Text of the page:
- If a plugin breaks, you can make a post in the WordPress forums about it.
- If you get a custom-designed plugin, you might want to build upgrades for a certain period of time (say 6 months or a year) into the contract.
- JD Lasica recommends hiring someone on oDesk to help you with plugin development and other nasty problems. (Sallie recommends hiring Lori Berkowitz or Anca Mosiou, or someone else from the WordPress Meetup community.)
Q: When do you make a plugin, and when do you put something into your theme?
A: If what you do is really specific to your own site, put it in the theme. If it’s something other people can use, make it a plugin. Also, some people try to keep function out of themes and in plugins.
Q: Where can I find tutorials and websites for WordPress end-users: things that will help my clients?
- WordPress for Dummies is a handy resource. Even for smart people.
- The best option, apart from recording your own screencasts, is searching YouTube for “WordPress tutorial.” Even older videos might be helpful; though a lot has changed about WordPress, a lot has stayed the same.
- Someone (Greg?) recommends Lynda.com, and Lou Anne points out that they will give a discount for Meetup Groups, but these coupon codes are not for posting on the web.
- You can charge your clients money for creating your own screencast with a tool like Camtasia or Jing.
Q: What do you mean when you talk about using WordPress as a CMS?
A: That means using WordPress to manage your whole website instead of just to blog with; choosing WordPress instead of something like Joomla or Drupal.
Q: So what is a CMS, anyway? Just the text portion of the website?
A: A Content Management System lets you assign different users different levels of access, so people without HTML, PHP, or CSS skills can still update their website content. Control of the content is separate from control of the design and the function.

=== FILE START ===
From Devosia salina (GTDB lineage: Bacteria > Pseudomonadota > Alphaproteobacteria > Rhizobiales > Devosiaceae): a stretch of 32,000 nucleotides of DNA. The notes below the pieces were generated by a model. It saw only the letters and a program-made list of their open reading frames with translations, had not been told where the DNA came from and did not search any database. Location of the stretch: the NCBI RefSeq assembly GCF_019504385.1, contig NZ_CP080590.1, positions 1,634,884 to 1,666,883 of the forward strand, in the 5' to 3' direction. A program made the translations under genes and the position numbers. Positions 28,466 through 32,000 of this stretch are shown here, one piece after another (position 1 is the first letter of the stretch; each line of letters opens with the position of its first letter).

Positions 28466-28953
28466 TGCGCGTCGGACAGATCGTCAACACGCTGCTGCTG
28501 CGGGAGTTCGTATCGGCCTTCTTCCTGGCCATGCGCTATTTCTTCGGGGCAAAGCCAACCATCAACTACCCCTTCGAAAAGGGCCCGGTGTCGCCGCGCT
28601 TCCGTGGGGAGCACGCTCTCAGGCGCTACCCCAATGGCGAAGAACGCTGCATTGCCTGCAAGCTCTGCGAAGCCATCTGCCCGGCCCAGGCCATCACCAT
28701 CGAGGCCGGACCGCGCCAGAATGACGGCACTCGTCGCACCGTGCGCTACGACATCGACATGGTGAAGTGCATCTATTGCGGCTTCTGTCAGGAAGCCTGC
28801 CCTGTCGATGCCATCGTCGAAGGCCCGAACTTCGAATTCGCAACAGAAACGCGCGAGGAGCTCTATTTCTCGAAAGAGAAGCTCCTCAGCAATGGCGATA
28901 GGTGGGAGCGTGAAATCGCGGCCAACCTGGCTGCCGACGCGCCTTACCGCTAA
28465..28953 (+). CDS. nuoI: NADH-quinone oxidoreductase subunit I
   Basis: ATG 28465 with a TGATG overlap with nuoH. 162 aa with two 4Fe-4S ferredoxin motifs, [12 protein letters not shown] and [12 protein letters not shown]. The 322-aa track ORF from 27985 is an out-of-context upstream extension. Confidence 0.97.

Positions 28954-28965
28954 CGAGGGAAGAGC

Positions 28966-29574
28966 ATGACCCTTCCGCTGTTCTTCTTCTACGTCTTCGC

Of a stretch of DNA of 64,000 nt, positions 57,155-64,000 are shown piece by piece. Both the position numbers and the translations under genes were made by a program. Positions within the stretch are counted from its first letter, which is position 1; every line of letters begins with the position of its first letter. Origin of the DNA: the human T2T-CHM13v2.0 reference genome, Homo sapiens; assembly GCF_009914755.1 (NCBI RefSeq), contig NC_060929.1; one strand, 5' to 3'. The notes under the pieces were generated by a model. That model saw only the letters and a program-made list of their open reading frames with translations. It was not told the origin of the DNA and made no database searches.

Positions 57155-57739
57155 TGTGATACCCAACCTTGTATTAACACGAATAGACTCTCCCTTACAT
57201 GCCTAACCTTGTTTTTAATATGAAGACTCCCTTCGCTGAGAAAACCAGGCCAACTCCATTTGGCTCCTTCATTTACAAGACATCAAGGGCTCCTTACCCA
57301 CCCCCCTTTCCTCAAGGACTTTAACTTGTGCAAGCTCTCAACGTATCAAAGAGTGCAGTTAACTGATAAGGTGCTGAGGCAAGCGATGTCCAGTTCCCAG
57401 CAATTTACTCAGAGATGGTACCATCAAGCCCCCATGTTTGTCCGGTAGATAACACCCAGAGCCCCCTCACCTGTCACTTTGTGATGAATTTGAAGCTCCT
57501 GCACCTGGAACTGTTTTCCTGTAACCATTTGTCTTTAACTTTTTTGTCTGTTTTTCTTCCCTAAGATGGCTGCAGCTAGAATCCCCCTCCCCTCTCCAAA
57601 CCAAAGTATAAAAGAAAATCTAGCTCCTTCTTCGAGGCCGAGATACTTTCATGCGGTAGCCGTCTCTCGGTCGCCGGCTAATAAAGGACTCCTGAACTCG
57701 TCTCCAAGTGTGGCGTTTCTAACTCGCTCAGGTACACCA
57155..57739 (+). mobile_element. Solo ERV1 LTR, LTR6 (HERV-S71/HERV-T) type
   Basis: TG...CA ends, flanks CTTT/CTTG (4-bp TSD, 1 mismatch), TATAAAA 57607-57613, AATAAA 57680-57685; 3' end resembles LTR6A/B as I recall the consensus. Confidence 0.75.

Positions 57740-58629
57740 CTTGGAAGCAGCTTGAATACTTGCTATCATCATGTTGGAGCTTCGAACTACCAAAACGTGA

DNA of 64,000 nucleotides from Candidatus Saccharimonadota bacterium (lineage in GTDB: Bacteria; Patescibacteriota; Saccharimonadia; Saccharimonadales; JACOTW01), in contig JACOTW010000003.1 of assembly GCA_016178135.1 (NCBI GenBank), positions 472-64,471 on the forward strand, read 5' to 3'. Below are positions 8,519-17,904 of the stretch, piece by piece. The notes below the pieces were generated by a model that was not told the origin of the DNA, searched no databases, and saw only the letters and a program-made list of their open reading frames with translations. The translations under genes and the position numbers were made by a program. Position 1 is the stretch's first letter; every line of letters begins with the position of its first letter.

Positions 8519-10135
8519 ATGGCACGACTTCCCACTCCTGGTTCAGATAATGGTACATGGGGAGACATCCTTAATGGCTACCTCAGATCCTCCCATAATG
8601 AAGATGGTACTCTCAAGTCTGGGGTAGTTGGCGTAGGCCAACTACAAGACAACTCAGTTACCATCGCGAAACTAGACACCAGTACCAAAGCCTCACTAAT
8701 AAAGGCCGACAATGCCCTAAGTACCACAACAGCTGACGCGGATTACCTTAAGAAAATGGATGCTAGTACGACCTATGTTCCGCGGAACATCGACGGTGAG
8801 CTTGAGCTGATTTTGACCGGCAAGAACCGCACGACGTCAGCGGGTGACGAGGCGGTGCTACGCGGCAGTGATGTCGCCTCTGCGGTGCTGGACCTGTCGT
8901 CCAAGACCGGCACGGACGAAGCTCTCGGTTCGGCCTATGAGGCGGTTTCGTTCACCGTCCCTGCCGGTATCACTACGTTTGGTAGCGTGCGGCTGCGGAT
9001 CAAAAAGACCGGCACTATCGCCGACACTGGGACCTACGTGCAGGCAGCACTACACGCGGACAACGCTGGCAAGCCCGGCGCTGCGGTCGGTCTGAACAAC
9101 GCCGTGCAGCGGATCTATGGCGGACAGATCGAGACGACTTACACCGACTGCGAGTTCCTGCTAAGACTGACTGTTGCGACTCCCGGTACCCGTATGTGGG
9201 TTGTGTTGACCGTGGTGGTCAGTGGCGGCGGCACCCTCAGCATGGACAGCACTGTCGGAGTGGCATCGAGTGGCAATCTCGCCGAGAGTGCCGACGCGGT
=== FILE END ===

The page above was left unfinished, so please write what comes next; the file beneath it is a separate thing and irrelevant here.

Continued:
Q: Are there advantages to using the LinkedIn discussion group for WordPress vs. the WordPress.org forums?
A: Sallie likes using the LinkedIn group partly because she uses LinkedIn a lot anyway. But the WordPress developers hang out on the forums. Try them both and see what works best for you.
Q: What percentage of people use WordPress versus Joomla and other CMSes?
A: (Information supplied after the fact.) Wikipedia says that there are more than 200 million WordPress sites. According to http://trends.builtwith.com/ (based on the QuantCast Top Million), 2.07% of websites run WordPress, about .21% of websites run Joomla and 1.64% run Drupal. Looks like WP has the edge there. (Note that they class WP under “blogs” and not “CMS,” and 77% of blogs are WordPress blogs.)
Q: Is the built-in editor in WordPress satisfactory?
A: Sallie usually uses Windows Live Writer to write posts and pages offline, but the WordPress TinyMCE editor is better than the one in Joomla. (Okay, that’s not saying much.) You can paste from Word into Live Writer and it will take out the horrible gibberish that Word puts into your HTML. (There’s now a “paste from Word” button in the WordPress visual editor, but some of us never quite trust those.)
Q: When WordPress 3.0 comes out, what happens to all these themes?
A: Some theme developers will upgrade the themes; some won’t. Most themes will keep working, but some may need some tweaking to take advantage of new features. When WordPress 2.9 came out, you had to add a few lines of code to your theme files to make the post thumbnails feature work, for instance, but that didn’t require a theme designer’s help.
Note: WordCamp SF is May 1st this year.
The winner of the book giveaway for WordPress in Depth was JD Lasica. We’re all looking forward to reading the review on Amazon.com.